Oedipus the King Teaching Guide
- 12 pages
- Subject: Allusion, Historical Context, Mythology, Plot, Themes, Lesson Plans and Educational Resources
- Grade Levels: 9, 10, 11, 12
Additional Oedipus the King Resources
So you're going to teach Sophocles's Oedipus the King (also called Oedipus Rex). Whether it’s your first or hundredth time, this classic text has been a mainstay of English classrooms for generations. While it has its challenging spots, teaching this text to your class will be rewarding for you and your students. It will give them unique insight into Greek tragedy and the work of Sophocles, and important understanding surrounding fate, free will, and the dangers of pursuing truth at all costs.
About This Document
Owl Eyes Teaching Guides have been designed to help first-time and veteran teachers open up classic works of literature for their students. Our guides provide rich background information, identify key themes and topics, and offer creative and practical approaches to teaching the text.
The main components of each guide include the following:
- A concise history of the text
- An explanation of significant allusions
- Teaching approaches and discussion questions
- Discussion questions
- Tricky issues to address while teaching
- Alternative teaching approaches
- A list of complementary texts
These Teaching Guides offer valuable context and promote meaningful discussions about novels, plays, poems, and stories that have captivated English Language Arts students for generations. Each guide is comprehensive and concise, thought-provoking and practical.
Approaches and Discussion Questions Excerpt
Fate vs. Free Will: The thrust of the play centers around whether or not its characters have the power to change their fate. Laius and Jocasta try to avoid the prophecy about their son when they give their child to a shepherd to be killed; Oedipus tries to avoid killing his father and marrying his mother when he decides never to return to Corinth. Oedipus could be considered doomed because of his display of hubris, his prideful belief that he can defy his fate and the gods. The events of the play suggests that while humans are not able to control the events of their lives, employment of free will does grant them the ability to mitigate the suffering therein.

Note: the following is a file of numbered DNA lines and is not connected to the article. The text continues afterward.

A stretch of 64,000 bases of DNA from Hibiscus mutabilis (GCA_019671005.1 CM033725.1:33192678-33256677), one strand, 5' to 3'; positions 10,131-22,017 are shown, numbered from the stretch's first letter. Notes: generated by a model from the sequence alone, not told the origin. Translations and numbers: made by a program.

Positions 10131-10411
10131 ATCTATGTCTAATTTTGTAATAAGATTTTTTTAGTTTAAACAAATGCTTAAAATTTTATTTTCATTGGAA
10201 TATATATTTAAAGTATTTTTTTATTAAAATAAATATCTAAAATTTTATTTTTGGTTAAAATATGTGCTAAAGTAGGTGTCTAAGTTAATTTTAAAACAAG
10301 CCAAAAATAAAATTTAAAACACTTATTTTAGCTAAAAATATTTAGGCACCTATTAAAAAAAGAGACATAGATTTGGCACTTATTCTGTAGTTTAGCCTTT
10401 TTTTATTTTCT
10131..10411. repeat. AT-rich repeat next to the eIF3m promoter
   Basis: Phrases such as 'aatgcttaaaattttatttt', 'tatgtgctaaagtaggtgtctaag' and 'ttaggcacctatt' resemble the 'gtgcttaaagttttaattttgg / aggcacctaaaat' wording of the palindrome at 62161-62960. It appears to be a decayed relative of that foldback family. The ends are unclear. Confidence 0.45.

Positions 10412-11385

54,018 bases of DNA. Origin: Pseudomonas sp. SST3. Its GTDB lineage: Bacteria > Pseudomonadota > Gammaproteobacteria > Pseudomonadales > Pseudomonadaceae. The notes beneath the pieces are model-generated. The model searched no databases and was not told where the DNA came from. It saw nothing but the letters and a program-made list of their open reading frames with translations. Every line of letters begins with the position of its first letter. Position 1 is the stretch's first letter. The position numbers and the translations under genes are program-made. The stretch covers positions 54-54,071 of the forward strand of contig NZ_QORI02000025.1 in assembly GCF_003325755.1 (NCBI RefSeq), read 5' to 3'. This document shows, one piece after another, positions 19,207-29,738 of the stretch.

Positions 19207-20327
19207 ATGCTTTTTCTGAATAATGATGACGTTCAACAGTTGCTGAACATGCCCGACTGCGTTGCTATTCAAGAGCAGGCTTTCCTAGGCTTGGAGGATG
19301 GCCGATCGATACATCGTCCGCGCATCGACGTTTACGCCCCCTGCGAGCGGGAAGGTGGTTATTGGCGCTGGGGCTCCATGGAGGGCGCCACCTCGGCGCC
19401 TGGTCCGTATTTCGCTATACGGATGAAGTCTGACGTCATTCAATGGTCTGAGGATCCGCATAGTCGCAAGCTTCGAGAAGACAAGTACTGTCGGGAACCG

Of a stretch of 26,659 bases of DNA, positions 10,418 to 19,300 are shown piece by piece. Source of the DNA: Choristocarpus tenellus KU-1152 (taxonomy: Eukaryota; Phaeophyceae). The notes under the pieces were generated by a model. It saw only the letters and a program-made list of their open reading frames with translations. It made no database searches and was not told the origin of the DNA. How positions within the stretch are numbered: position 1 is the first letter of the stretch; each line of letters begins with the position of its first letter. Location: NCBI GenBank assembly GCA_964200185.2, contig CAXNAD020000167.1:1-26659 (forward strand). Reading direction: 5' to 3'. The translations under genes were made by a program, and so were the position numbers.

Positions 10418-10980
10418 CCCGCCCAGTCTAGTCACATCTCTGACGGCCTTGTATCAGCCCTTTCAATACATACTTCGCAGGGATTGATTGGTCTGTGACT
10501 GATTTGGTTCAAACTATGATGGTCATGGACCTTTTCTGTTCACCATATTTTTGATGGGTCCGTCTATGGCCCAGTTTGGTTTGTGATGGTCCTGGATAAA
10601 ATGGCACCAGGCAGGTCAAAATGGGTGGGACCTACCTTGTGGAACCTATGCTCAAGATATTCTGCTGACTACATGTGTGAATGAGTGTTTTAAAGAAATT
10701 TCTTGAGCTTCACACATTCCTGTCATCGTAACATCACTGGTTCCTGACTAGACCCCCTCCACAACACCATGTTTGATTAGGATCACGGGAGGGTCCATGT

- For discussion: Describe the different attributes each character has. Are some characters better able to control their lives than others? How, why, and to what end?
- For discussion: How does Oedipus’s understanding of himself and his destiny change over the course of the play? How is he able to control his destiny?
- For discussion: What does the play suggest about the role of free will in an individual’s life? Does it align with your worldview? Why or why not?
Additional Discussion Questions:
- What are the conflicts in the plot? Who are they between and why do they occur?
- What dramatic function does the Chorus serve in the play?
- How does Sophocles use dramatic irony in Oedipus the King? What are some examples?
- What does the Chorus's speech at the end of the play reveal about life?
- Discuss whether or not Oedipus is a victim of fate or his own actions.